According to adoption statistics provided by the U.S. Censor Bureau, 1.6 million children under the age of 18 were adopted in the year 2005 alone. According to that same set of statistics, there are 532,000 children in foster care. The average income for adoptive families in 2005 was $56,000, compared to $48,000 for parents who conceived children biologically. Nearly 80% of adopted children live with parents who own their own homes (versus renting), and 33% of adopted children live with parents who have at least a Bachelor's degree (compared with 16% of families who conceived their own children). Now, according to The Alan Guttmacher Institute, approximately 1.8 million abortions occur annually in the United States. More than 40% of those 1.8 million women have had at least two previous abortions. Just over 25% of abortions occur because the mother wants to postpone childbearing, and only 4.1% of abortions happen because of a danger to fetus or mother. As you can see, the results are staggering, and if approached from a logical point of view, we can determine that there are more abortions than adoptions, and that most women abort their children for selfish reasons. We hear all the time about mothers at risk of death, and that they had to abort because they feared for their lives; the statistics will tell you, however, that we could eliminate 95% of abortions if those were the sole criteria for legality. What this means is that we have a dangerous epidemic on our hands. It has nothing to do with disease or famine, but of women who feel that they have the right to kill their own children. It has to do with a society that will not hold a woman responsible for her own actions, and will even encourage her to take the easy way out; a society that advocates the termination of life. We aren't allowed to commit suicide. We're required to wear seatbelts. There are height limits on rides at amusement parks and murder is a felony. Assisted suicide, prostitution, recreational drug use, driving while intoxicated, speeding, carrying concealed without a permit, bringing a cigarette lighter on a plane and assault with a deadly weapon - these are all outlawed based on an individual's right to safety. And yet...women have the right to participate in consensual sex and then abort the product of that sacred union. Furthermore, the father of that child participated in the sexual act, and yet has no rights when it comes to the child until he or she takes a breath in this world. If, on the other hand, the mother decides to give birth and to forgo adoption, that father is liable for child support payments and will be required to support both mother and child regardless of visitation rights. I am not a man, and therefore not a father, but even I can see where we have made a mess. Not only are women given the right to terminate a pregnancy, but they also have the right to capitalize on the situation. If a mother aborts her child mid-pregnancy, she is commended for her responsible and heartfelt actions, but if a man is unable to make a child support payment, he is considered a "deadbeat dad". While I would never speak out against the collection of child support, I do see a precedent for manipulation and double standards. Regardless, this article is not about child support collection or about the equality of men and women. It is my contention, after hours of research and contemplation, that abortion in this country has reached the status of an epidemic, and that if we care about our society and about the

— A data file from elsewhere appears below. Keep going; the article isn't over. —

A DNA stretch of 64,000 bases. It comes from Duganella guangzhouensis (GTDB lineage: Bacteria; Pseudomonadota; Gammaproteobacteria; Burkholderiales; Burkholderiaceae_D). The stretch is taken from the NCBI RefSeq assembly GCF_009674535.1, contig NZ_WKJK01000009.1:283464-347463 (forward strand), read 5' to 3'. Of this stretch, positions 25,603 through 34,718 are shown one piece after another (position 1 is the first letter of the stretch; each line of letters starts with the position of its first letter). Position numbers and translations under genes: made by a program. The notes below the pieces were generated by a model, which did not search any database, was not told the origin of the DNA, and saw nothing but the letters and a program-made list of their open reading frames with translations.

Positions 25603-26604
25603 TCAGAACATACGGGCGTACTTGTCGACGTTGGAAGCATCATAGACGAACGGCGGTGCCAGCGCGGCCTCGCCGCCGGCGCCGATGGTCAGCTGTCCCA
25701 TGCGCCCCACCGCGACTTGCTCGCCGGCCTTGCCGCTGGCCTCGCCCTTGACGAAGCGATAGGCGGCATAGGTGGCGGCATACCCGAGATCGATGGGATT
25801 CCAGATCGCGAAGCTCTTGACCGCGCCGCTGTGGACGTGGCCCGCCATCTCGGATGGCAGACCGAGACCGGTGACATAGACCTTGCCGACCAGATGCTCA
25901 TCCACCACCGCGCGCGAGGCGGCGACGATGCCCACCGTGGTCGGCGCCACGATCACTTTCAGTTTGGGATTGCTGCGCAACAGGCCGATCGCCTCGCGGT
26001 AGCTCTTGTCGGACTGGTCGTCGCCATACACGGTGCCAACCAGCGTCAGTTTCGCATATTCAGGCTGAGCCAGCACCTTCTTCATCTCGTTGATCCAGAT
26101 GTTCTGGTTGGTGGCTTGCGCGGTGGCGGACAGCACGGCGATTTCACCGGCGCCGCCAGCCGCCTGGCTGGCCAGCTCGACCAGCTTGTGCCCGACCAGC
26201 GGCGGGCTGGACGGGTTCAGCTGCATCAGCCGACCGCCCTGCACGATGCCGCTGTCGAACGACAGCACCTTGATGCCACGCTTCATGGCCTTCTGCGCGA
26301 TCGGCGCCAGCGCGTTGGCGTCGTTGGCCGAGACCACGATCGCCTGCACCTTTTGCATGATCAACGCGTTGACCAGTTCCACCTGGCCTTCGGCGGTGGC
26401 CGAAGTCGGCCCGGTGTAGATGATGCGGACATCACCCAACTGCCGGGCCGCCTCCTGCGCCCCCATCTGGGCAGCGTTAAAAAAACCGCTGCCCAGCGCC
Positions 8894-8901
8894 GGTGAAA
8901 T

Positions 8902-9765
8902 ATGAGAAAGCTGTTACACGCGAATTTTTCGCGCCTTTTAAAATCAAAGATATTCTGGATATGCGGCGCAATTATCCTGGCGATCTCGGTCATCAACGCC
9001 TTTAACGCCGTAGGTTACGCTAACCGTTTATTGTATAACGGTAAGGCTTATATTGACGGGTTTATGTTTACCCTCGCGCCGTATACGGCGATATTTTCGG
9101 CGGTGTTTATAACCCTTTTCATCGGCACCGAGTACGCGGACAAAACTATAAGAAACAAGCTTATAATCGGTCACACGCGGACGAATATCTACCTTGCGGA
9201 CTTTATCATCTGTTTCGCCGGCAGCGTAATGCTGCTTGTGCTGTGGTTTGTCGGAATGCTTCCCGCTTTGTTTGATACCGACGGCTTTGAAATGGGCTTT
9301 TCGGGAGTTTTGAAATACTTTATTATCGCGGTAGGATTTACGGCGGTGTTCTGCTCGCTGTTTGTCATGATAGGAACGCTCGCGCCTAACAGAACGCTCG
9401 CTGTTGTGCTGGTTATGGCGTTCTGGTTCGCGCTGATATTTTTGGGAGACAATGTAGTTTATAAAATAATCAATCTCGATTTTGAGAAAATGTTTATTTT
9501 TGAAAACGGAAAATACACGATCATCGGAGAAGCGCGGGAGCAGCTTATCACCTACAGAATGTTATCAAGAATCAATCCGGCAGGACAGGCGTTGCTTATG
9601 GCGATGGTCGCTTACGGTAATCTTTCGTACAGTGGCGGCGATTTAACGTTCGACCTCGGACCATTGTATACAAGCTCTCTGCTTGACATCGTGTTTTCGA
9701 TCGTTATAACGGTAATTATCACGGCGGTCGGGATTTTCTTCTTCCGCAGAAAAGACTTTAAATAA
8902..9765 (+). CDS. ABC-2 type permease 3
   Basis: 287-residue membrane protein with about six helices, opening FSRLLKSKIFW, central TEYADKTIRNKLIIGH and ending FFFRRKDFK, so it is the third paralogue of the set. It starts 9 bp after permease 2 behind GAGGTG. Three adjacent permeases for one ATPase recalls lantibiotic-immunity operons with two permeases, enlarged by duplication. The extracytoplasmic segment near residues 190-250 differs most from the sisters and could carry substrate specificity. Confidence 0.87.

children in this world, we will do something about it before it's too late. Here is what I propose: 1. We hold mothers responsible for their actions. If you're old enough, wealthy enough, and emotionally stable enough to have sex, you should be perfectly capable of dealing with the consequences. There is no way for a woman to "abort" AIDS or gonorrhea, so why should she be allowed to take the life of a child? Why shouldn't she be required to carry the child to term, and then to either provide for it or give it up for adoption? Not only that, but why doesn't she have the moral compunction to accept that she gave in to sexual temptation, and deal with her consequences for the sake of the life inside her? 2. We streamline the child welfare system. There are too many couples in the world waiting for children, and too many children caught up in the system. Why hasn't this been addressed? Because of the beauracracies and the politics, there are emotionally starved children who need a family with whom they can share their lives. With the technology that has been developed thus far, there must be a way to streamline the process of pairing children with parents who can love and care for them. 3. We require counseling for mothers who have unplanned pregnancies. There's a reason why women have multiple abortions; they haven't been educated about their decisions, and they haven't learned from prior mistakes. We can at least diminish the amount of abortions by requiring some type of consequence for aborting a child. Before a woman is allowed to have an abortion, she should - at the very least¬ - be required to go through a counseling process to make sure she fully understands her decision. 4. We practice better parenting. How many teenage mothers are walking around with either a child or an abortion under their belts? We live in a society where we educate teens about sex, but we take on the "if they want to do it, they'll do it" philosophy. Twenty years ago, that type of behavior was unacceptable, and children lived in mortal fear of their parents because they were taught right from wrong and to take responsibility for their actions. The cycle has to start somewhere, people. 5. We stop calling abortion a "termination of pregnancy". Why do we insist upon using a clinical term that is nothing short of unscrupulous murder? The idea behind "terminating a pregnancy" is a way for mothers to put the emphasis on "pregnancy". "I'm not terminating a child, but a personal condition, so it's my choice. Right?" This is psychological avoidance at its worst. 6. We educate the public about "partial-birth abortions". There is nothing morally or ethically sound about a partial-birth abortion. Partial-birth abortions are required for third-trimester children, and require the extraction of brain matter through the skull while the child is already in the birth canal. What makes anyone believe that this is an acceptable practice, and how can any mother lay back on an operating table while a physician - whose

scruples to which I cannot attest - kills her child as it passes through her? None of these things will ever come to fruition unless the public takes a stand on moral and ethical grounds. This isn't just a politically debatable issue; it's an epidemic that needs to be squelched as soon as possible. And if, after reading this article, you still believe in pro-choice ethics, imagine how different the world would be had your mother deprived it of your existence. Your children would never have been born; your work would never have benefited society; and your mark would never have been left for others to enjoy.

Laura J. College is a professional ghostwriter with more than ten years' experience writing fiction and non-fiction manuscripts. Her work can be found all over the Internet, and she is currently accepting ghostwriting clients. Check out her website at [].

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Abortion and Post Abortion Syndrome